That explained why the state agency was named the addressee. As the rep payee, the state agency was responsible for managing her son’s money.  You know, paying his bills and stuff like that.

"Do you know what year that was?" I asked.

"Now that you ask, I think it was around the time my son was in the hospital," she replied.

“Do you recall who his agency worker was?” I asked.

“Heavens, I don’t know if I remember that!” she exclaimed. “Let me think a minute. … I think it was a Ms. Cooper, but I'm really not positive.”

“That’s okay,” I said. “I’m sure I can track down what I need to know.” 

Well, that was actually easier said than done.

As often happens when dealing with a state agency, it took me a while to track down the right person.  When I finally did, I found that when the state agency was appointed rep payee for Polly's son, they were also responsible for dealing with his Medicare benefits. More importantly, I found out the state agency received a check from Medicare around the time Polly would have gotten the hospital bill. The agency was supposed to use it to pay the bill. But, they didn’t.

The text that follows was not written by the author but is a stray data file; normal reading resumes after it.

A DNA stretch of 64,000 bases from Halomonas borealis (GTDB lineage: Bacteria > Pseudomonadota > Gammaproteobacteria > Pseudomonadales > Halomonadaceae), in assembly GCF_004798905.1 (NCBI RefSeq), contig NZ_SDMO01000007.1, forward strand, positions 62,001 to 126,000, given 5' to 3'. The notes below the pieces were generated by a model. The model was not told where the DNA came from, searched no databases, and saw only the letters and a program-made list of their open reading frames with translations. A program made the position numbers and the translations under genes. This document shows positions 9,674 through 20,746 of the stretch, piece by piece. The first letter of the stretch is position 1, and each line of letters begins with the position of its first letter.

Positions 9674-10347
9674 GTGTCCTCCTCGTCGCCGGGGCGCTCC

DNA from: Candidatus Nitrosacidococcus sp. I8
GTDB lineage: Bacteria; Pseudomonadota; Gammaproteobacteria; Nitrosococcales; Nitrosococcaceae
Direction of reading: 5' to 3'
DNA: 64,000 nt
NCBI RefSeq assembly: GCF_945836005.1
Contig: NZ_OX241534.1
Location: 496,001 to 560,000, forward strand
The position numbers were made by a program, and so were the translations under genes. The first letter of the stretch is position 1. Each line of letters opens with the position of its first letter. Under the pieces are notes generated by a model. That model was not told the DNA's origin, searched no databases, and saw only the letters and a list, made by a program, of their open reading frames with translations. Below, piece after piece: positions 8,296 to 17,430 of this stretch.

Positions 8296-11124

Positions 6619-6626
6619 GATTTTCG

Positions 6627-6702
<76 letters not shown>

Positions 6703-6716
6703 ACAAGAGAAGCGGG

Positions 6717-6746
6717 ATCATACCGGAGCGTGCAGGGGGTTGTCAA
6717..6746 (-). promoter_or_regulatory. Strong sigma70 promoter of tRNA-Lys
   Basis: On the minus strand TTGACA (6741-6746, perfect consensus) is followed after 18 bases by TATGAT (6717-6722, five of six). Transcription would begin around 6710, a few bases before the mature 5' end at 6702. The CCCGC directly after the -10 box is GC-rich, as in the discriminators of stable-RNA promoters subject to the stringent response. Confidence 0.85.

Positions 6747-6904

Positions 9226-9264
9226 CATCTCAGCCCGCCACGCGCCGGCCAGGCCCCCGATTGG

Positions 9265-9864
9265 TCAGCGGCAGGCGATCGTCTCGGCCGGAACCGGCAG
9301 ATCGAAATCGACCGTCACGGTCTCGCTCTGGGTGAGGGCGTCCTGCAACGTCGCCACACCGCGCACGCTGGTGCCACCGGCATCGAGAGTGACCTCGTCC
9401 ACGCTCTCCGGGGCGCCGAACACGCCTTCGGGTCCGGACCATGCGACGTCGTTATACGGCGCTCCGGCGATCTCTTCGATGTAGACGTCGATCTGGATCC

The Medicare money was sitting in a state trust account for Polly’s son even though the agency was no longer his representative payee. The worker I was speaking with, of course, couldn’t help me actually get the money released. She told me I had to send a letter to someone higher up on the chain of authority.

So, I did.

I sent the state agency a letter explaining the situation. While it was a generally polite letter, I did end it with the usual threat.  Just like the threat the health insurance company made to Polly.

Basically, I wrote that they better “send me the money or I will have no choice but to recommend my client pursue further legal action.”

Not too long after sending the letter, although I don’t really remember the timing, I actually received a check from the state. As I had instructed them in my letter, the check was made payable to the health insurance company. I quickly got it sent to the health insurance company with a letter requesting that it be applied to the bill. 

When I told Polly, she was so happy at the thought it was finally over. And, you might think that this would be the end of the story, but it actually wasn’t.